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A Time of No Place


Natalie Goldberg recalls a time when the bottom fell out of her life, when her place, purpose, and even her Zen practice seemed groundless. Was that a problem or the very point?

I have so many good memories—swimming in the Atlantic as a young girl; sleeping under the stars by the Chama River in New Mexico; eating cherry pie with my ninety-year-old mother at Hamburger Heaven in Palm Beach, Florida; the gray/brown deer, considered sacred, that ripped the map out of my friend’s hand in Kyoto; eating green tea ice cream out of a Dixie cup in front of the gates to Eiheiji monastery deep in the mountains outside Fukui—yet it’s none of these that I recall this early January morning. What halts me like a shot of electricity is the thought of the six months I spent miserably unhappy in Palo Alto, California, seven years ago at the beginning of this new century.

I had come straight from St. Paul, Minnesota, where I’d practiced for a year and a half with my old Zen teacher’s priest. Eventually I was supposed to enter the ancient lineage myself, but that all went awry. I began to trust neither my intentions nor my interactions with the teacher. I found myself spending more of my days at a café than in the zendo. In the evenings I retired to the small apartment I lived in, looking out through my second-floor windows at the green leaves of maples and elms, and in winter through their barren branches. Spring brought yellow neon sky and 2 a.m. downpours. I painted huge abstracts entitled “Searching for the Moon,” “Eye of the Storm,” “Inside the Mountain,” and “Walking in Ravines.”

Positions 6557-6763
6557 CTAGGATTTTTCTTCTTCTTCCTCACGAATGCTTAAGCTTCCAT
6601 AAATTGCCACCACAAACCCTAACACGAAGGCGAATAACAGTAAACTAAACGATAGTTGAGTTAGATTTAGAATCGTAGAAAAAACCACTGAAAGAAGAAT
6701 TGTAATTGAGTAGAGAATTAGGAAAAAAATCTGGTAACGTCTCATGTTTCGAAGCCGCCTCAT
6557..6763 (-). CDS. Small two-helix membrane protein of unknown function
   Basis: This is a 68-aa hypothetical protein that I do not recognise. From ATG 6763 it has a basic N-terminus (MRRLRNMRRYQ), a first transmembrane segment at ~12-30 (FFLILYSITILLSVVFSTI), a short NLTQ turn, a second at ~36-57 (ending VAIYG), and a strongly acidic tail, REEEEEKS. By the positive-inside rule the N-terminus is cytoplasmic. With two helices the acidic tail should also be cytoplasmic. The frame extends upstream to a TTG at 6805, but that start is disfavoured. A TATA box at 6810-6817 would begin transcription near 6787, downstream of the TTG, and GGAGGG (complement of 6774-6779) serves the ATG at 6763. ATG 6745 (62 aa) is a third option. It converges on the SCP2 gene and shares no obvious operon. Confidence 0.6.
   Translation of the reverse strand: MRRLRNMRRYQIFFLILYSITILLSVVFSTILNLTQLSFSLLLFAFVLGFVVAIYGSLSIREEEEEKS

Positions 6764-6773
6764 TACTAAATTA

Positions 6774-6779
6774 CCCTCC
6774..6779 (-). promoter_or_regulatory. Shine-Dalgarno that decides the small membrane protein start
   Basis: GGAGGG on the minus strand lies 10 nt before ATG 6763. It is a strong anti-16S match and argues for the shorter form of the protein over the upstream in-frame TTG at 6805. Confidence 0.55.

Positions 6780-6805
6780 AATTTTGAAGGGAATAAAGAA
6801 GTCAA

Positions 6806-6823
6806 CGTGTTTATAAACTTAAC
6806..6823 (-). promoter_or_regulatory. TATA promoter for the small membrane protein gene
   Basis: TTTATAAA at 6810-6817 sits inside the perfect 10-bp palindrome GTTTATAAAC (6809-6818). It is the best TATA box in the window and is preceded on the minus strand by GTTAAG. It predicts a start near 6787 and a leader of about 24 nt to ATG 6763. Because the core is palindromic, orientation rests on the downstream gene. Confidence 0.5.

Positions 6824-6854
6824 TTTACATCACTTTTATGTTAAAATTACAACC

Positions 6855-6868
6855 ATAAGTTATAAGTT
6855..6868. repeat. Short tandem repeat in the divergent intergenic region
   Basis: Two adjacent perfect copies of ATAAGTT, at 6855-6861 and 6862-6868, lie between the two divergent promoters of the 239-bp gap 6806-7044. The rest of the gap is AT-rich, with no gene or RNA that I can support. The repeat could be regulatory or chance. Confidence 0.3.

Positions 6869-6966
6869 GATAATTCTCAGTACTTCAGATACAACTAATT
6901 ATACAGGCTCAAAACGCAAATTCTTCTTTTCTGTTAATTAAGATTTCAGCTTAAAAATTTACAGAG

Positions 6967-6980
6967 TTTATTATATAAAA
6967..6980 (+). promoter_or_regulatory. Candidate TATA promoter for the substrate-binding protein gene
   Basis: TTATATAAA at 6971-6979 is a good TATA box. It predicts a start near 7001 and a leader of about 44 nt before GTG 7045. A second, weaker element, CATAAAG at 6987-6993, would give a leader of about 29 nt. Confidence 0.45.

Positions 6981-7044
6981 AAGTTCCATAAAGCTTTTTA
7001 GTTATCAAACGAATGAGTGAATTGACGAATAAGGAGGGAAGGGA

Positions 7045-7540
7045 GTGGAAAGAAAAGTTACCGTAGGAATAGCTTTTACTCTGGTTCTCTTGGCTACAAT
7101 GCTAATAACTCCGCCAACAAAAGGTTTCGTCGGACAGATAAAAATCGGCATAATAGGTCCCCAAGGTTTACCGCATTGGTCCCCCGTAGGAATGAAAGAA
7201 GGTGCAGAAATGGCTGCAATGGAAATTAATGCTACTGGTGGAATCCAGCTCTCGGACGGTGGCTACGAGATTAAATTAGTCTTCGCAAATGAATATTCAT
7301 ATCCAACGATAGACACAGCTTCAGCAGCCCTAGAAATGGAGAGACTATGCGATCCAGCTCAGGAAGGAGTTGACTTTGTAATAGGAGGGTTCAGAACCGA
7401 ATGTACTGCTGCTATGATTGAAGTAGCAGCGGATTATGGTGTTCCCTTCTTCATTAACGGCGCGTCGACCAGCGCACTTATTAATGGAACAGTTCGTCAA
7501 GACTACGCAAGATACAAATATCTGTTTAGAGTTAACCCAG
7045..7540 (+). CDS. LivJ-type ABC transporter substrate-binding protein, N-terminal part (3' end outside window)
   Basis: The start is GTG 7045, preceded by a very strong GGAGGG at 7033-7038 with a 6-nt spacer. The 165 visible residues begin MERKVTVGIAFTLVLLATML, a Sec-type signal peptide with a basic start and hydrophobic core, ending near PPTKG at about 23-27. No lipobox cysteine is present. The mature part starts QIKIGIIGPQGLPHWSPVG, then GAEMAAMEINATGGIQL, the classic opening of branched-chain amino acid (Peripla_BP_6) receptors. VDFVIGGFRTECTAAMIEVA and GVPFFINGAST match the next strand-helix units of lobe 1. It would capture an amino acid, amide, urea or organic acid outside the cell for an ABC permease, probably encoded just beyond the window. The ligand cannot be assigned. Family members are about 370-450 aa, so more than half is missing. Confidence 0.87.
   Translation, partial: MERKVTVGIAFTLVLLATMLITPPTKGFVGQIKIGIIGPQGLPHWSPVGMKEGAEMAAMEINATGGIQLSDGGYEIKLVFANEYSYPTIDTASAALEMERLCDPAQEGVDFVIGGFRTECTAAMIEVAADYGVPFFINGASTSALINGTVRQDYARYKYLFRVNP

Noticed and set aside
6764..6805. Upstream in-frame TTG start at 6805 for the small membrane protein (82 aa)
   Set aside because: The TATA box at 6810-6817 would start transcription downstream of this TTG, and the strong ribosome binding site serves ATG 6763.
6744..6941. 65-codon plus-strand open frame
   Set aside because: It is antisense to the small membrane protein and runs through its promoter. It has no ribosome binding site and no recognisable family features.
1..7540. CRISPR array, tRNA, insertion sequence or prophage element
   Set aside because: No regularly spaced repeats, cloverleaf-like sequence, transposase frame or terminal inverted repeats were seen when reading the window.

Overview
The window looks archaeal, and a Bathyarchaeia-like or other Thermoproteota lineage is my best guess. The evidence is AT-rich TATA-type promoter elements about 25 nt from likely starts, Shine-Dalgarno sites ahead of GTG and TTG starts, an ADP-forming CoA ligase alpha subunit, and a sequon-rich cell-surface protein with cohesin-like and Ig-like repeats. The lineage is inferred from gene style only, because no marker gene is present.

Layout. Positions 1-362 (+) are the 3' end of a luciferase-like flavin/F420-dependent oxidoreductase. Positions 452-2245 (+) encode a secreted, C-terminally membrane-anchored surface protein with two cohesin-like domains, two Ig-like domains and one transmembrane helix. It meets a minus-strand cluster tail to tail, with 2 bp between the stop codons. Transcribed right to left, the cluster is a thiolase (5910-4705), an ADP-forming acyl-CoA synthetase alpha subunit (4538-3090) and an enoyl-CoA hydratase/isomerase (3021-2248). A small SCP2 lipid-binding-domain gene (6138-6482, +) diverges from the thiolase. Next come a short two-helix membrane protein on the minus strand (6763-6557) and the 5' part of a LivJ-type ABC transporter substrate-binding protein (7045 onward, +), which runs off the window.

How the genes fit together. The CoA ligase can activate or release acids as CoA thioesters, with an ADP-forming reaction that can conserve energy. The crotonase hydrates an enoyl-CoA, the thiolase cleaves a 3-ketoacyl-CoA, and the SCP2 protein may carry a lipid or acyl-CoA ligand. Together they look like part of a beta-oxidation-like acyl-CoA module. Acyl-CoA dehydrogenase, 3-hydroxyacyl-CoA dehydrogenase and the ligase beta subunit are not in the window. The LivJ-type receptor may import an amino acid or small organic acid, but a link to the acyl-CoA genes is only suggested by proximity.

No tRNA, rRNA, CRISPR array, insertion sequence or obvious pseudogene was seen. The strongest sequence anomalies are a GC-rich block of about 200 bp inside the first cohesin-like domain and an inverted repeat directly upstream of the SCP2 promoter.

Something strange and powerful was happening to me up there in the North, but I couldn’t recognize it. I went there looking for a formal Zen transmission and left disappointed, with only one wish: I wanted more time on the second floor among the trees.

With this ache and confused longing that began in St. Paul, I moved to California. My father had recently died and my mother was alone on the East Coast. I worried about her. We’d been strangers for so long; now she was an old woman who needed me, and instead of being with her, I was moving to the other side of the country. I probably shouldn’t have gone to the Golden State, but I had promised I would and felt obligated. My partner was living in the heart of Silicon Valley, running a small software start-up she and her friend from Sun Microsystems had created. Until then the computer world had passed me by—I’d put off email until my early fifties. But in Minnesota I was lost—stripped of what I thought I wanted—and one place seemed as good as another.